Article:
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Day trip to Fayoum oasis with jeep safari into the desert to Wadi al-Ryan waterfalls, Wadi el-Hitan skeletons of ancient whales and a visit to a pottery paradise - Tunis village.
Wadi Al Hitan "Valley of the Whales" is a paleontological site located 150 km far from Cairo, the distance from Cairo to Wadi Al Hitan takes around 150 km, it takes 90 minutes by bus to reach the location. The valley covers an area of 400 km²
The importance of Whales valley Protectorate is that provide dramatic evidence of one of the iconic stories of evolution due to finding complete skeletons of whales in the desert, dating back to 40 million years ago, which confirms that the region at this date was part of an ocean that contained many aquatic life. The place is famous for the first fossil whale skeletons discovered there in 1902.
The Whales Valley was chosen by UNESCO as the best World Heritage area for whale skeletons in 2005 and accordingly it was designated a World Heritage Area. It contains fossilized structures of whales and many marine creatures of that time, this area of the ocean was known as the Tethi Sea.
There are many rare whale fossils there, about 400 varieties, as well as the skeletons of many other animals and fishes, such as sharks, bony fish, mermaids, dolphins, sea snakes, sea cows, sea urchins, turtles, crabs, rays, mangroves and the dinosaur of "Basilo Source" species, which reaches a length of about 22 m.
Now a modern display together with a Climate change museum is constructed at the spot. You have to allow at least 2 hours for the full 3 kilometers walk in Wadi Al-Hitan, in case you want to explore the exposition at its best. Alternatively take a shorter loop if you are out of energy for the complete tour.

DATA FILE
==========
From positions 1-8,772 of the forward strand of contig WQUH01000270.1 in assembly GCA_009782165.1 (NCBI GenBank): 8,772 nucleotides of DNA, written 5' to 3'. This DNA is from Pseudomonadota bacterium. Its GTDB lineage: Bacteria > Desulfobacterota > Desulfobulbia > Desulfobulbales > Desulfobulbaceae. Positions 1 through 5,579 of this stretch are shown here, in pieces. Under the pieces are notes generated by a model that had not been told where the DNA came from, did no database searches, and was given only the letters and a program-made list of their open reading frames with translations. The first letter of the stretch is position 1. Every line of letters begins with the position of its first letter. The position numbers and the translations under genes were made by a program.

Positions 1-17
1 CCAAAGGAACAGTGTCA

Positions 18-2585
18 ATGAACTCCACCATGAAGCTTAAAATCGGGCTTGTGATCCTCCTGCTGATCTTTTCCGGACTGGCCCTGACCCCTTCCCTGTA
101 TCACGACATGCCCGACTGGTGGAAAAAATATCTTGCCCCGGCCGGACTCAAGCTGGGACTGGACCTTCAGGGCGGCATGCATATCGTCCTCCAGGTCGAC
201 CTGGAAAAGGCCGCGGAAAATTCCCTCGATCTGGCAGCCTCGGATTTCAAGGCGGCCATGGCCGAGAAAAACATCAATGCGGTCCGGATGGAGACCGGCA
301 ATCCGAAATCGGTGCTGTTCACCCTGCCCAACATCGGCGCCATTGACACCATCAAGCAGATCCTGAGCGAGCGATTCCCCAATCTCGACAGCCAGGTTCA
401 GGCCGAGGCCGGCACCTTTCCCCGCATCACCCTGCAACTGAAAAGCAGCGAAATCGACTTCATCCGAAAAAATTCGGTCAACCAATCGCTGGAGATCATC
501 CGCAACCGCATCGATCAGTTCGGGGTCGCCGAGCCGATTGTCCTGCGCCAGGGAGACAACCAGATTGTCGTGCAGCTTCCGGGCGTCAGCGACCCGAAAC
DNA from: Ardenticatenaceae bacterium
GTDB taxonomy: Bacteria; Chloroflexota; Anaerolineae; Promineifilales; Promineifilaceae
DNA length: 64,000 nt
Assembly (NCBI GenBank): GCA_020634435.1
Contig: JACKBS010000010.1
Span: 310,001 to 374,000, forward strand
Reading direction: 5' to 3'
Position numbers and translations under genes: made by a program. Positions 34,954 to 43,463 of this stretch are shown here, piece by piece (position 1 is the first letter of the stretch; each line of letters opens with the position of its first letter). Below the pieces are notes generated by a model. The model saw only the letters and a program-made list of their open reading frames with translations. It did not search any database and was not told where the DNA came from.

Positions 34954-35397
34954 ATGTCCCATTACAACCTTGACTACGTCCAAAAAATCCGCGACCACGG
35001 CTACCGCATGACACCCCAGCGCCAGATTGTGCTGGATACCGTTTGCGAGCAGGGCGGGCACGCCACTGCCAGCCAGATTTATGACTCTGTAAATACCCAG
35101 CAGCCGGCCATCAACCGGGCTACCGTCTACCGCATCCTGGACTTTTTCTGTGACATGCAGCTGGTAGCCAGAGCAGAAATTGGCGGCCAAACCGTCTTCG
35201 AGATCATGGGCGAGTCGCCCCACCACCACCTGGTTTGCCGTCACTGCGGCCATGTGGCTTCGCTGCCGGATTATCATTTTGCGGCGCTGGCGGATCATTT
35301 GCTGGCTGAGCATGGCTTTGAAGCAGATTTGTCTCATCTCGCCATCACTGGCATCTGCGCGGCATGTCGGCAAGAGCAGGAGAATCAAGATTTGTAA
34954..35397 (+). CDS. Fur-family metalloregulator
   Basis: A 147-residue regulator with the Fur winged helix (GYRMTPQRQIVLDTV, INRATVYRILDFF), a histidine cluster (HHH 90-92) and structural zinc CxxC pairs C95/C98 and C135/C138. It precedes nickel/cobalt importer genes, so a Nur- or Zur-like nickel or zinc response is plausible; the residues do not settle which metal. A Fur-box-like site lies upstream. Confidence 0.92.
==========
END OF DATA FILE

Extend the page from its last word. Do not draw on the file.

On the way to Wadi el-Rayan we will pass a small village called Tunis. Let's have a short break there to see what is the village famous for, that attracts foreigners and local visitors alike. Located on a hill facing a large salt water lake, the village overlooks a stunning view of the edge of the desert on the other side of the lake. It is one of the most beautiful places in Egypt.
Thanks to a Swiss lady who started her Pottery studio back in 80th in Tunis village, the ordinary village turned into a reputable center of a modern pottery and an open air museum of both eco and traditional rural buildings. This small village is mostly inhabited by artists and writers. Small art galleries and pottery workshops, with the loveliest array of serving plates, dishes, cups and mirrors with each piece finely drawn and crafted by hand are everywhere around the village.
Wadi el-Rayan is a large depression in the desert west of Fayoum. Nowadays water flows into this originally dry basin, 43 meters below sea level, to form two large lakes. The northern lake lies higher than the southern, so the reed-clad channel linking the two lakes ends in a row of falls a couple of meters high. These are the famous shalalat (waterfalls) of Egypt, perhaps the only one.